Brian Williams is a former local food planner from Columbus, OH. He's sharing a guest article today about local food systems.

To read more about local food and why it's important for building strong towns, visit our Food page.


There are many reasons to promote local food in your community: freshness; knowing where your food came from and how it was grown; supporting local farmers; having an alternative to fruits and vegetables that were trucked across the country from California or Florida.

But one of the best reasons is economic development: keeping your food dollars in your own town, county, and state.

In Ohio, where I live, much of what we produce – notably livestock – is shipped to other states for processing. Then we buy back the finished product at a higher price. We’re exporting our food dollars to other states, even as our once-vibrant rural farm towns have been hollowed out.

This dilemma is not unique to Ohio; it’s the case in states across the land.

Until half a century ago, we didn’t have “local food.” Instead, we had “food,” much of which was raised locally, or within the state. Many places had a local slaughterhouse which bought hogs and steers from local farmers, and processed them into steaks and chops sold in local stores. At the edge of town was a truck farm that hired generations of teens in the summers to pick fruit and vegetables for local consumption. Somewhere in the county, there was probably a greenhouse that supplied off-season “hothouse” tomatoes to the region.

Energy costs, labor costs, larger stores, national chains, and other factors led a shift over the years to a more national system of food production, processing, distribution, and marketing.

Today, if every farmer in Ohio pledged to grow for local markets, and every Ohio consumer vowed to buy local, we would have hungry people and wasted food. That’s because we lack the supply chain – the processing, distribution, and marketing “infrastructure” – to move food from farm to fork. I believe institutional markets are the key to developing that infrastructure. Most institutions cannot accept, say, a truckload of lettuce fresh from the field. They want it washed and trimmed and packaged – meaning the farm itself, or a third-party business, would need to provide those services. In either case, the service would add value and create jobs.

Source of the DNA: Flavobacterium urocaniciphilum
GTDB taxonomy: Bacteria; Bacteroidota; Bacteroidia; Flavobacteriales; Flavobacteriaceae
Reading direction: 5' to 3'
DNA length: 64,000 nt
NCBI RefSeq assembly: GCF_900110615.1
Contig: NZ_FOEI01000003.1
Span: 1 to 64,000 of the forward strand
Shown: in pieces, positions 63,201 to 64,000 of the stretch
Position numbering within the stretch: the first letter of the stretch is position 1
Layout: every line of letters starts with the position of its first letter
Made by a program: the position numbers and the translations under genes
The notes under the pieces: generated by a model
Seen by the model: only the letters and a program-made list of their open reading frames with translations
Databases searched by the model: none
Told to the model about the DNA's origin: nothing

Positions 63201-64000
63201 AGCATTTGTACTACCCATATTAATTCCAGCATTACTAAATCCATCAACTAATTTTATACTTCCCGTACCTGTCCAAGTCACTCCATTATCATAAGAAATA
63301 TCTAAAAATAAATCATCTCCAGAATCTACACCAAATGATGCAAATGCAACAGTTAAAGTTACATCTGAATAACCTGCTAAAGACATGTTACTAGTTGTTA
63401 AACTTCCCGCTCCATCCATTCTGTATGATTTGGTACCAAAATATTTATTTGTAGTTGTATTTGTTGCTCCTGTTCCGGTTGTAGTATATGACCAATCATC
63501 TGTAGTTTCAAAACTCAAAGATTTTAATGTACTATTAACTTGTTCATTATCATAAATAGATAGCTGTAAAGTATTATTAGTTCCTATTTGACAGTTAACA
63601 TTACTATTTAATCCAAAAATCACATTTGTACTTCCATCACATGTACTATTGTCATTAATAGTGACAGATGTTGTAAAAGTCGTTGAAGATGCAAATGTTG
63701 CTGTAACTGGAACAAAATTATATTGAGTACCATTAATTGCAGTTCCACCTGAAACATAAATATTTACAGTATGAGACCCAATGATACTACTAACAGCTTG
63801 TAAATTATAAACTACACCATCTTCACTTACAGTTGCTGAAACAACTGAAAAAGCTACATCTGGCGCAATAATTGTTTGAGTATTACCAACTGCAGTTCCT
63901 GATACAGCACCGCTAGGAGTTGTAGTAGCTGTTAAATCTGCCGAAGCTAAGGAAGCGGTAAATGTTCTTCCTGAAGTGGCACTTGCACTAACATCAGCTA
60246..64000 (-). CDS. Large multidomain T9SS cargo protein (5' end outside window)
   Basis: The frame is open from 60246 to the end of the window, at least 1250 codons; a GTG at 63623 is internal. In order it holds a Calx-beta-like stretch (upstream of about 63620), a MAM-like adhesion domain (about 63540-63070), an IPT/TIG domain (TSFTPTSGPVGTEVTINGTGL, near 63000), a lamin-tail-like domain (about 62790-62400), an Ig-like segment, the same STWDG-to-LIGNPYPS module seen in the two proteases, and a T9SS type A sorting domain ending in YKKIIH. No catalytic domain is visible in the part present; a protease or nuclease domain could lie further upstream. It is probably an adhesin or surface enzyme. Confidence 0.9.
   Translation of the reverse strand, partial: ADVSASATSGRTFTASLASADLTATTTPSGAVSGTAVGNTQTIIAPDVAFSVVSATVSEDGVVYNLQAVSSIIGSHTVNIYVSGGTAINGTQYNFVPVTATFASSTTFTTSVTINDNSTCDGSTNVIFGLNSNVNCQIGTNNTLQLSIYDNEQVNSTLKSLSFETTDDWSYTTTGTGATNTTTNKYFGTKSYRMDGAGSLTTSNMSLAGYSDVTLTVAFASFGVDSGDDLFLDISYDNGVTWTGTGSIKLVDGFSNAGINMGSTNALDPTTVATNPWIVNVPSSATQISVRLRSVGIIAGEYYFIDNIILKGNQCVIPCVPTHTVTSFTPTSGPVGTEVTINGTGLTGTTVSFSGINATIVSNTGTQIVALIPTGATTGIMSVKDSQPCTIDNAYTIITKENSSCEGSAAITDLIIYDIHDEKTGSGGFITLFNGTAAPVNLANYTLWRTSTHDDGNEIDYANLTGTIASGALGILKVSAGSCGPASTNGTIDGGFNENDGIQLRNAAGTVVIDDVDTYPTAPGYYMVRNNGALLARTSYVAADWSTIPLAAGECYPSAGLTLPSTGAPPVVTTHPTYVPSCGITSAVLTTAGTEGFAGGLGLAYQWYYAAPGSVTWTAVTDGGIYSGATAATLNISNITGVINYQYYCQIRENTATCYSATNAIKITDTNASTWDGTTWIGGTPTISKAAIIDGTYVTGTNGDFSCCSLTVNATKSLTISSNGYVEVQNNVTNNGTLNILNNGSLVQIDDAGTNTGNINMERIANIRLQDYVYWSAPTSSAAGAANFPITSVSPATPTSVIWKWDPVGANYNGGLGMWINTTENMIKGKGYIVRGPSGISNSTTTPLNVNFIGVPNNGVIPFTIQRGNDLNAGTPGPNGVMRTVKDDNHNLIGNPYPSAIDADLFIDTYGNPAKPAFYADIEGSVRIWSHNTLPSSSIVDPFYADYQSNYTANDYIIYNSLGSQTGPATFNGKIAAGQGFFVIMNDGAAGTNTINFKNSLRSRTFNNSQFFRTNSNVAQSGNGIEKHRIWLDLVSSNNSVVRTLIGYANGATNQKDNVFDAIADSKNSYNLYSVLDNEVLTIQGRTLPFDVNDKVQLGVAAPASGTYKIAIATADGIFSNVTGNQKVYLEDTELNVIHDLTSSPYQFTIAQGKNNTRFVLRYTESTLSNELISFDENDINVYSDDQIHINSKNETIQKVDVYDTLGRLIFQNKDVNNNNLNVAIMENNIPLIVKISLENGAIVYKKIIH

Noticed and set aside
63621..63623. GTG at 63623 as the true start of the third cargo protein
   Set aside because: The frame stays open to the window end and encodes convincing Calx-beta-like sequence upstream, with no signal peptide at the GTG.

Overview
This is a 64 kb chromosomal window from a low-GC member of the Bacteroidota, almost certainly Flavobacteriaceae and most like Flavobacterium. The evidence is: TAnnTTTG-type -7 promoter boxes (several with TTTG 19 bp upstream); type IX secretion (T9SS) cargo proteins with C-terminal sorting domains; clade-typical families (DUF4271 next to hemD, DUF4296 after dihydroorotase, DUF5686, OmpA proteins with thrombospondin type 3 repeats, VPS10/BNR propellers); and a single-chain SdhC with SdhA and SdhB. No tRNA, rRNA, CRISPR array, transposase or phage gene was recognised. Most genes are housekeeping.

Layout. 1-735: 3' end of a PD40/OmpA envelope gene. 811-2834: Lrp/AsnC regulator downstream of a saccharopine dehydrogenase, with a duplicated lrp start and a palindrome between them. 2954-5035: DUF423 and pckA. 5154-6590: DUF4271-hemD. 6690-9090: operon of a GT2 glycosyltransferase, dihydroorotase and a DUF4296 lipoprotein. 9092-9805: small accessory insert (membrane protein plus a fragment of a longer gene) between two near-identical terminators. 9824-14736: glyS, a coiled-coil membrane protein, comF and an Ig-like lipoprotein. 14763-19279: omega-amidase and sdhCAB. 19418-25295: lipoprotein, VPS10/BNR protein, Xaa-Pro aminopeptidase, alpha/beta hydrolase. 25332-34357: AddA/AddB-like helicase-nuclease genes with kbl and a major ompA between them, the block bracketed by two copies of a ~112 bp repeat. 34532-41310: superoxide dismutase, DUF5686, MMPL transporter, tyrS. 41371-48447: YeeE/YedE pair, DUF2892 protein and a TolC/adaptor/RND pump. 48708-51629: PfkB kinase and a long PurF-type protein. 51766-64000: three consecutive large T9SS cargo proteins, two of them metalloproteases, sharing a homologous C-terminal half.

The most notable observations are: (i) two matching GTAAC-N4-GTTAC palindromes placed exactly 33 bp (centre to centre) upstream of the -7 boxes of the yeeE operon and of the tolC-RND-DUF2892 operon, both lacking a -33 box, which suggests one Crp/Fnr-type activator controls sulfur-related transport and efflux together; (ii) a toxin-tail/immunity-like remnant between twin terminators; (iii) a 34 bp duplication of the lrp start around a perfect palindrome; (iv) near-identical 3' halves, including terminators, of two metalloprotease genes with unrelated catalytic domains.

With that in mind, consider these 10 ways to promote local/regional food in your town:

Source: Amanda Slater

1.  Don’t focus on farmers markets, community gardens, and CSAs.

These will not feed you whole town, but they are important, nonetheless. They are very visible “gateway drugs” to a local/regional food system. Most food doesn’t go from farm to fork though. There are many stops along the way that are important to your community and local economy. It’s best to look beyond the markets and gardens to create more mainstream availability of local food.

2.  Do recognize the importance of slaughterhouses and trucks.

They don’t sound as pretty or appear as idyllic as community gardens and farmers markets, but you’ll never have a true food system without them.

3.  Get local-purchasing commitments from schools, hospitals, colleges, and other institutions.

They not only have the market power to bring local farmers, processors, and distributors into a supply-chain network, they have the strong voice and visibility to promote the benefits of a local/regional food system. Plus, the good local food feeds citizens across the economic spectrum – democratizing the supply of fresh, healthful meals. Local food should not be just for “foodies” at gastropubs.

4.  Build a network of local farmers who will collaborate.

Individual farms may not have the capacity now to meet the needs of local institutions, but if they collaborate with their neighbors, they can probably aggregate a sufficient and steady supply of produce, dairy or meat to those buyers. This could be done through informal arrangements, or through the creation of a formal co-op. Your state’s land-grant university can probably assist through its Extension service.